As a design tool, rapid prototyping has proved invaluable to engineers wishing to visualise a part in 3D before setting about a full production run or deciding that further improvements can be made.
From its beginnings in the mid-1980s, the process that includes selective laser sintering (SLS), stereolithography (SLA) and fused deposition modelling (FDM) has now been joined by additive manufacturing (AM). Normally used to manufacture parts with complex geometries, AM was employed in 2011 to create a part designed to significantly improve a woman’s quality of life.
Aged 83, the unnamed Dutch woman became the world’s first recipient of a patient-specific lower jaw made from titanium using AM. She needed the fixture because progressive osteomyelitis — an acute inflammatory condition within bone, bone marrow and surrounding soft tissue — had developed as the result of a tumour.
Carsten Engel, a biomedical engineer from Belgian technological research centre Sirris, consulted and advised Layerwise, the company that built the part using AM, and Xilloc for the regulatory aspects of the implant design.
He told The Engineer that the tumour and infection had caused deformation of the bone. ‘We were able to see the bone coming out of the skin; it was a severe condition,’ he said. ‘It was an emergency. She needed surgery within weeks.’
The project — developed by the Biomed research group of Hasselt University in collaboration with engineers from Xios Hogeschool, Leuven University and Xilloc Medical, plus maxillofacial surgeons from Orbis Medisch Centrum Sittard-Geleen — delivered a quick solution.
‘The patient came in June 2011,’ said Engel. ‘It took us a month and a half from the moment the surgeon saw the patient until she had it implanted.’
Preliminary studies were required before the team could build what Engel describes as the symbiosis between anatomy and AM.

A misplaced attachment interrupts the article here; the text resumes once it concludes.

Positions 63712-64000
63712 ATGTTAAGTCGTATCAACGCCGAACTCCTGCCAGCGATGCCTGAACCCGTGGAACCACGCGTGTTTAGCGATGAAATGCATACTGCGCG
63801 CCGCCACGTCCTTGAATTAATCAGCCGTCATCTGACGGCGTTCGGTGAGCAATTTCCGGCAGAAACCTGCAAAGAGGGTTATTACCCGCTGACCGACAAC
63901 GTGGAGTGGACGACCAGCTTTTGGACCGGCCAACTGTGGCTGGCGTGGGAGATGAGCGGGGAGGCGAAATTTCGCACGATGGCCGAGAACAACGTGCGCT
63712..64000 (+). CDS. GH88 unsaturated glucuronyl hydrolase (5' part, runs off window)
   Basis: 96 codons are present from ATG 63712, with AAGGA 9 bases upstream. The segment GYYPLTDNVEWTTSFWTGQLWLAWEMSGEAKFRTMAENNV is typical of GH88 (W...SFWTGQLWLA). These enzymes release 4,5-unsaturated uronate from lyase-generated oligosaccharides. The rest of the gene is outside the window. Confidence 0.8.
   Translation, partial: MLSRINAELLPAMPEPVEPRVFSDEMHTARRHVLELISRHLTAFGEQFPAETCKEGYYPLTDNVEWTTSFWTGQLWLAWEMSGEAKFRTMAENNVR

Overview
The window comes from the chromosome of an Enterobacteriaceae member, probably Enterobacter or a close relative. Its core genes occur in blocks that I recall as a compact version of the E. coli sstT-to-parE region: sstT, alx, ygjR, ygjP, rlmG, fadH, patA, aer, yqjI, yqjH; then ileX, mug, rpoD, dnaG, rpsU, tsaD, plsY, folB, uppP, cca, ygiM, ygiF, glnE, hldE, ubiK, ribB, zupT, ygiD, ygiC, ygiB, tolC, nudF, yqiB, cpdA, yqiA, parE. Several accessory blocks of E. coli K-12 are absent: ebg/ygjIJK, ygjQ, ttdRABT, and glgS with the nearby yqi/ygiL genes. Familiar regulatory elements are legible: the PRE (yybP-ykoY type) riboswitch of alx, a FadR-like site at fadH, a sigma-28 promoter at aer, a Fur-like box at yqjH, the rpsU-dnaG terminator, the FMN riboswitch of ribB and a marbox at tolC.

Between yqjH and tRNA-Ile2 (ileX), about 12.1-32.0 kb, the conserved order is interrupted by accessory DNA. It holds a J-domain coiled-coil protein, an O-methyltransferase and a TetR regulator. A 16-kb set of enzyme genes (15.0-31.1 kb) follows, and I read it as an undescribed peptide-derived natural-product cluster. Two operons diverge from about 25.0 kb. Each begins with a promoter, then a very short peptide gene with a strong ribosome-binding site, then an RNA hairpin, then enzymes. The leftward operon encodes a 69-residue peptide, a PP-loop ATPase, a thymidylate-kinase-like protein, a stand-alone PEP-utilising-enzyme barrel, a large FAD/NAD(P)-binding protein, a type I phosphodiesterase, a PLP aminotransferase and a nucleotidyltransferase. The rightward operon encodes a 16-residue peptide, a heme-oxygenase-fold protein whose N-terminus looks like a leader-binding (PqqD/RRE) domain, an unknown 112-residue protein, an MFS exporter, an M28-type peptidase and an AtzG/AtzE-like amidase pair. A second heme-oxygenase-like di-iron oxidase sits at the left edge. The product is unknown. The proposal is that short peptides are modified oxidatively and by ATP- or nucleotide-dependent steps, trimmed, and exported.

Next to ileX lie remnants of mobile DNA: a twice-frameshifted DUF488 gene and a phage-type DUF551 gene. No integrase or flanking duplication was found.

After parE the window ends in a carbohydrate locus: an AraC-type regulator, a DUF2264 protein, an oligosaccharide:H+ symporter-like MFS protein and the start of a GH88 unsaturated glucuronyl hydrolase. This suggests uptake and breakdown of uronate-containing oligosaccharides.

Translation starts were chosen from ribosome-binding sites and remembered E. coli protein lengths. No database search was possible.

First, a version of the mandible and skull structure was created in polyamide in order to enable engineers to look at the problem and take decisions on the design of the future implant. Using software called mimics from materialise, the team built up a layer-by-layer representation of the patient’s anatomy from the CT scans.
At this stage, they were able to use 3-matic software to create some of the roundings (the holes and spaces in the finished product) for the implant.
‘This allows us to fix the nerves, which are vital for the function of the mandible, and to keep sensations such as touch,’ he said. ‘They also facilitate vital arteries.’
A prototype titanium mandible was then developed and modified according to advice from the surgeon.
Titanium, used in medical applications since the 1960s, was chosen as the material with which to build the mandible thanks to its strength and because it is approved for Food and Drug Administration (FDA) applications and also to ISO standards.
Titanium was chosen for the mandible because it is approved to both FDA and ISO standards
The team also wanted to coat the mandible with a bioceramic made by Cam Bioceramics that was compatible with the metal. Engel explained that the coating would help with biocompatibility following the operation, as well as helping with boning growth on the entire mandible.
Layerwise has ISO certification for medical implant manufacture and Xilloc, which placed the implant on the market with CE marking, is similarly ISO accredited. Building the implant took between eight and eight-and-a-half hours.
Engel believes there are a number of advantages to building a medical implant with AM over subtractive processes. ‘I’m not sure you’d be able to construct this mandible with conventional milling or drilling technologies and achieve the same manufacturing price; you have lots of raw material and the time to make it would take two to three times longer,’ he said.
‘Forget using a mould to cast the titanium itself; this would be very expensive,’ added Engel. ‘Moulds usually cost €15,000 [£12,250] or even €18,000, depending on their accuracy; €19,000 for the entire procedure is really low cost I would say.’
Another financial advantage can be found in the operating theatre itself, as using the new method can reduce the operating time from 20 hours to four hours, bringing with it obvious cost reductions.
Importantly, the real advantages lie with the patient as he or she is having a custom part made for his or her anatomy. ‘It is not possible to have a better fit,’ explained Engel, adding that anaesthesiology is much reduced (a factor to be considered with very young or elderly patients), recovery is likely to be quickened and the likelihood of infection is reduced too.
The operation was a complete success, with the patient able to speak soon after. Engel said she has a check-up each week, noting that the surgeon is following her progress closely too.
As an outpatient, she is checked for infections, boning growth and functionality. ‘You have nerves, you have vessels, tendons as well that are grafted to this mandible so it is very complex,’ he added.